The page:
As picked up by the Gazette and the new excellent http://thanetpress.blogspot.com/2009/05/agreement-reached-on-eyesore.html an agreement has been arrived at between TDC and the owners of the prominent seafront eyesore of shame, The Arcadian. It's been an eyesore for many years and time will tell if this time, the building really will be brought back to former glory.
If The Arcadian and next door Fort Hotel were renovated and brought back into use, then by all accounts this would fit with requirement for centrally located, high quality hotel accommodation in the vicinity of the Turner Contemporary.
Which brings me to the article also in the Gazette on Friday about KCC plans to design their own hotel next door to the Turner Contemporary site. It seems ludicrous for a council to be designing its own landmark building next door to a key architect designed gallery. Why not encourage the development and revival of Margate and Cliftonville's fine boarding houses back to their former glory and returning them to the use that suits them best? Surely this would bring the most benefit to the streets and neighbourhoods in town rather than have them continue as HMOs and now the ever popular short sighted property developer staple of miniscule low quality flats that no one wants to live in. Isn't this what the Turner Contemporary is supposed to encourage? The revival and regeneration of the town?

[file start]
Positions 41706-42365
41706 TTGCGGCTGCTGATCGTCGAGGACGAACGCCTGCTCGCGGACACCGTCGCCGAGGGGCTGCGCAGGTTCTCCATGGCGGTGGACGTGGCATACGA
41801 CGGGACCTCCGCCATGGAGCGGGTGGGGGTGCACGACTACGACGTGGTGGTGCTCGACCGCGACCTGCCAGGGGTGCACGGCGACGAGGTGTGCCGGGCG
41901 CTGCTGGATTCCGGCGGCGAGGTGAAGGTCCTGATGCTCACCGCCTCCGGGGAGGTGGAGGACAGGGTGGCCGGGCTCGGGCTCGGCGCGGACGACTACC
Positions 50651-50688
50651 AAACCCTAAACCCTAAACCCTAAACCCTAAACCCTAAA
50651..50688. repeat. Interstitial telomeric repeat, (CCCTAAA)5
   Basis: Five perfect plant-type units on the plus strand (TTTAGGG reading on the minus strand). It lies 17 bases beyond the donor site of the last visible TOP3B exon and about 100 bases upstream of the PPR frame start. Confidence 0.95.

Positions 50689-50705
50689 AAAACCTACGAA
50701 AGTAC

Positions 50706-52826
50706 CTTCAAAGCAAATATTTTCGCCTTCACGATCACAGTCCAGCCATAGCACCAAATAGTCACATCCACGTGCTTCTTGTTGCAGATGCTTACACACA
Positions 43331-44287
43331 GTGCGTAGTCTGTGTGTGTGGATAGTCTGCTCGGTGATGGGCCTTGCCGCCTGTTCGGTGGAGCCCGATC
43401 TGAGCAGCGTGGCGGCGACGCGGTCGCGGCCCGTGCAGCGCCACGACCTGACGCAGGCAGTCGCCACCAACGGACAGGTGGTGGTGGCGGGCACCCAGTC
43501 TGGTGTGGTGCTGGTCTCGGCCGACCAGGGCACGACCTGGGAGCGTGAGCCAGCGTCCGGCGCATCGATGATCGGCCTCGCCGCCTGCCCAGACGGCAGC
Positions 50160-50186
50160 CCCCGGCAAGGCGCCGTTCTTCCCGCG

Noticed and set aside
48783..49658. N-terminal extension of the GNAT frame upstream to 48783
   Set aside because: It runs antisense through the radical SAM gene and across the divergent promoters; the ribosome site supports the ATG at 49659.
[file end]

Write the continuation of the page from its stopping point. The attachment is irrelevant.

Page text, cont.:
And if a seafront hotel must be built (right in front of The Arcadian, The Fort Hotel and in view of The Nayland Rock) why would KCC design it themselves? What design credentials do they have for building a high quality building as opposed to a good architect?
My view is that if we need 100+ quality rooms throughout town and given the trend for people to want to stay in smaller, independent quality places, then Margate would have sufficient rooms available and these will be ready for the opening of the Turner. It would have the added bonus of regenerating streets and streets in the town and providing jobs and demand for services to support a revived tourist economy.
The article goes on to point out that there are funds available from the EU. This would give encouragement to owners of potential eyesores in town to bring them back into a viable use.